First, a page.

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|Ref Type||Journal Article|
|Authors||Ho TH, Liu XD, Huang Y, Warneke CL, Johnson MM, Hoang A, Tamboli P, Wang F, Jonasch E|
|Title||The impact of FGFR1 and FRS2α expression on sorafenib treatment in metastatic renal cell carcinoma.|
|Abstract Text||Angiogenesis plays a role in tumor growth and is partly mediated by factors in both the fibroblast growth factor (FGF) and vascular endothelial growth factor (VEGF) pathways. Durable clinical responses with VEGF tyrosine kinase inhibitors (TKIs) may be limited by intrinsic tumor resistance. We hypothesized that FGF signaling may impact clinical responses to sorafenib.Nephrectomy material was available from 40 patients with metastatic renal cell carcinoma (RCC) enrolled in a phase II clinical trial of sorafenib ± interferon (ClinicalTrials.gov Identifier NCT00126594). Fibroblast growth factor receptor 1 (FGFR1) and fibroblast growth factor receptor substrate 2 alpha (FRS2α) expression was assessed by in situ hybridization and immunofluorescence, respectively. The relationship between fibroblast growth factor pathway marker levels and progression-free survival (PFS) was analyzed using Kaplan-Meier and Cox proportional hazards regression methods.Univariate analysis indicated that more intense FGFR1 staining was associated with shorter PFS (log-rank P = 0.0452), but FRS2α staining was not significantly associated with PFS (log-rank P = 0.2610). Multivariate Cox proportional hazards regression models were constructed for FGFR1 and FRS2α individually, adjusting for baseline Eastern Cooperative Oncology Group performance status, treatment arm and anemia status. When adjusted for each of these variables, the highest intensity level of FGFR1 (level 3 or 4) had increased progression risk relative to the lowest intensity level of FGFR1 (level 1) (P = 0.0115). The highest intensity level of FRS2α (level 3 or 4) had increased progression risk relative to the lowest intensity level of FRS2α (level 1) (P = 0.0126).Increased expression of FGFR1 and FRS2α was associated with decreased PFS among patients with metastatic RCC treated with sorafenib. The results suggest that FGF pathway activation may impact intrinsic resistance to VEGF receptor inhibition.|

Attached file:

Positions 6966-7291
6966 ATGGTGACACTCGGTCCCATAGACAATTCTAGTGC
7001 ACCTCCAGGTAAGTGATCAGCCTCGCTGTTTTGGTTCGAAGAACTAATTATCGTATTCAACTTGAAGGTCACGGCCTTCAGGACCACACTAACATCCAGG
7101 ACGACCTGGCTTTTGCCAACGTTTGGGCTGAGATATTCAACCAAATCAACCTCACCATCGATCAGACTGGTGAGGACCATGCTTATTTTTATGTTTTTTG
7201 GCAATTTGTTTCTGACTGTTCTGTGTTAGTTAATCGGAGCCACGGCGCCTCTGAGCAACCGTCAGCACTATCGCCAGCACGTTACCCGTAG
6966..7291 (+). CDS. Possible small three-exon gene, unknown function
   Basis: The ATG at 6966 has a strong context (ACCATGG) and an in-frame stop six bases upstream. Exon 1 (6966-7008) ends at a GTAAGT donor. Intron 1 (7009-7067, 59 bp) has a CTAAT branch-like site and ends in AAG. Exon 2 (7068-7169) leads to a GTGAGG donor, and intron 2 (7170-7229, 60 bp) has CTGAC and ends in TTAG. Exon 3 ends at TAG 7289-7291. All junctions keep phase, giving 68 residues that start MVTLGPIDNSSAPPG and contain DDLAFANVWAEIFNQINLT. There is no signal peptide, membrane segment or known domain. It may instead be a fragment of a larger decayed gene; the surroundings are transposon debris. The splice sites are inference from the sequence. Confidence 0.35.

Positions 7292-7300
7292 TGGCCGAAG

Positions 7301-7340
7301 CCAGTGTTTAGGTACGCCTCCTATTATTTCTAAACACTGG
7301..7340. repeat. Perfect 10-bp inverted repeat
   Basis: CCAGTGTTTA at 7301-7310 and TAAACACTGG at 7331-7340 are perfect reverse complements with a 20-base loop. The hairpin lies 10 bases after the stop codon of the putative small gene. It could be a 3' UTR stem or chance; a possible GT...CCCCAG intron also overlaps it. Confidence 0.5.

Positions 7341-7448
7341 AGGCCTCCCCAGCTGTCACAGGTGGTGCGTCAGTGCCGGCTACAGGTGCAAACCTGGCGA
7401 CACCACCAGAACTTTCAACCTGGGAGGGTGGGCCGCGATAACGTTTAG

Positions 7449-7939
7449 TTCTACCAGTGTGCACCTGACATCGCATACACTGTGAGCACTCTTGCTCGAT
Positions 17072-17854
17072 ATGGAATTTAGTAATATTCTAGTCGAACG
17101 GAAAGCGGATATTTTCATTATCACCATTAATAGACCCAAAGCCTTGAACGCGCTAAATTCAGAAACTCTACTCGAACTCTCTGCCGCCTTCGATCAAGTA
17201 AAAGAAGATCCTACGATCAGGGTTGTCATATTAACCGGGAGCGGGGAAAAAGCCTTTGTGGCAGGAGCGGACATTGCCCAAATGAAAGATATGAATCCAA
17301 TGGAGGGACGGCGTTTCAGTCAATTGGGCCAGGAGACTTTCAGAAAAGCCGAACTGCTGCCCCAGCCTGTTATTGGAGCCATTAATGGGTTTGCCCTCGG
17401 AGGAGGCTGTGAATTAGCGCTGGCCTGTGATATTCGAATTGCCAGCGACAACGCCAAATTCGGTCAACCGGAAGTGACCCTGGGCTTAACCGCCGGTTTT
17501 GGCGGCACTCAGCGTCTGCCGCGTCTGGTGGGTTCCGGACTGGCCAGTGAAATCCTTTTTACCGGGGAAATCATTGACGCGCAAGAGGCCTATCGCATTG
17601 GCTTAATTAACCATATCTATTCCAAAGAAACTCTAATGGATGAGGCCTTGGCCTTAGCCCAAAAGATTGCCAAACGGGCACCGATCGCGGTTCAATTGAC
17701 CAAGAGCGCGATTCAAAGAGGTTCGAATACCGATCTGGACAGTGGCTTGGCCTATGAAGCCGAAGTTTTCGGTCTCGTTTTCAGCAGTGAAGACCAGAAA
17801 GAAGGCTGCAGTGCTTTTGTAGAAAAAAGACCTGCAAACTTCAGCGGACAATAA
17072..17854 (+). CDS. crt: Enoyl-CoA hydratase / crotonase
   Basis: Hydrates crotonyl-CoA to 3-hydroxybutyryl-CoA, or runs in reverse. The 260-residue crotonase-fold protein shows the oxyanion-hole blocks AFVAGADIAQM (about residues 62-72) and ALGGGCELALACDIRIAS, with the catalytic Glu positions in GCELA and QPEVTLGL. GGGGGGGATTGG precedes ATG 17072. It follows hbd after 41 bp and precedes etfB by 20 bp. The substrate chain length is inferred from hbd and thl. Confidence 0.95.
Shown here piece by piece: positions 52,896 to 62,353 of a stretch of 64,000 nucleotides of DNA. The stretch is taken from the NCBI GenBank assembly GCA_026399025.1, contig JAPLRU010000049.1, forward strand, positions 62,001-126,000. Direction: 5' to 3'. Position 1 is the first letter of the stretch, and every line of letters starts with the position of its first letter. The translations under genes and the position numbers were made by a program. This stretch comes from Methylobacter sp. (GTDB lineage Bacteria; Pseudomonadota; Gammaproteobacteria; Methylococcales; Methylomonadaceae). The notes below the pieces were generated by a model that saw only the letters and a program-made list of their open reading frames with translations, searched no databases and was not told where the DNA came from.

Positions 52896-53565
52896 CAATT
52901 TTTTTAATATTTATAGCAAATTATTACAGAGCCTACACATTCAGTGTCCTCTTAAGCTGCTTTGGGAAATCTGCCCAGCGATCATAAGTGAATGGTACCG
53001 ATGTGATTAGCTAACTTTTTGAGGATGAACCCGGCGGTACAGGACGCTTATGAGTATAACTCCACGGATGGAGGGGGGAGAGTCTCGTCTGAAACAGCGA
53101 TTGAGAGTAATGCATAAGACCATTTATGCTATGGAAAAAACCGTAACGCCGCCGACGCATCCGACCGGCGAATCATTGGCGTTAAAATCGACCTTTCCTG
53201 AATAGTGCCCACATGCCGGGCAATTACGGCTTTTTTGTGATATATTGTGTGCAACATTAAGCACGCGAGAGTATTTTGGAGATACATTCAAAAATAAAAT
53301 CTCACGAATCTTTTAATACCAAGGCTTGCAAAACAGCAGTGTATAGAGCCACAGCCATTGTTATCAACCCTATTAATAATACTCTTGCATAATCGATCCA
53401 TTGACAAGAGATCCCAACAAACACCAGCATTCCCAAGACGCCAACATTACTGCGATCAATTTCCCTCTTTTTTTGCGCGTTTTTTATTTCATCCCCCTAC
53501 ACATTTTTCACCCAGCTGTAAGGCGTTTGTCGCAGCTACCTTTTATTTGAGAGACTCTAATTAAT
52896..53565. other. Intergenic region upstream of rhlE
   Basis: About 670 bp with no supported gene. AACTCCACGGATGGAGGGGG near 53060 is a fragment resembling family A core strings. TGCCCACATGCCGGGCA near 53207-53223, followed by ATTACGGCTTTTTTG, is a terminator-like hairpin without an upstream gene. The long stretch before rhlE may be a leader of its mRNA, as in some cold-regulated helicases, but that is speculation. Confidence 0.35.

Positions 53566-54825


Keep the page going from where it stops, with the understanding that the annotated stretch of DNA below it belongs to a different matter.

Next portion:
|Molecular Profile||Treatment Approach|
|Gene Name||Source||Synonyms||Protein Domains||Gene Description||Gene Role|
|Therapy Name||Drugs||Efficacy Evidence||Clinical Trials|
|Drug Name||Trade Name||Synonyms||Drug Classes||Drug Description|
|Gene||Variant||Impact||Protein Effect||Variant Description||Associated with drug Resistance|
|Molecular Profile||Indication/Tumor Type||Response Type||Therapy Name||Approval Status||Evidence Type||Efficacy Evidence||References|
|FGFR1 over exp||renal cell carcinoma||not applicable||Sorafenib||Phase II||Emerging||In a clinical analysis of a Phase II trial, high Fgfr1 expression level was associated with decreased progression free survival in renal cell carcinoma patients treated with Nexavar (sorafenib) (PMID: 25900027).||25900027|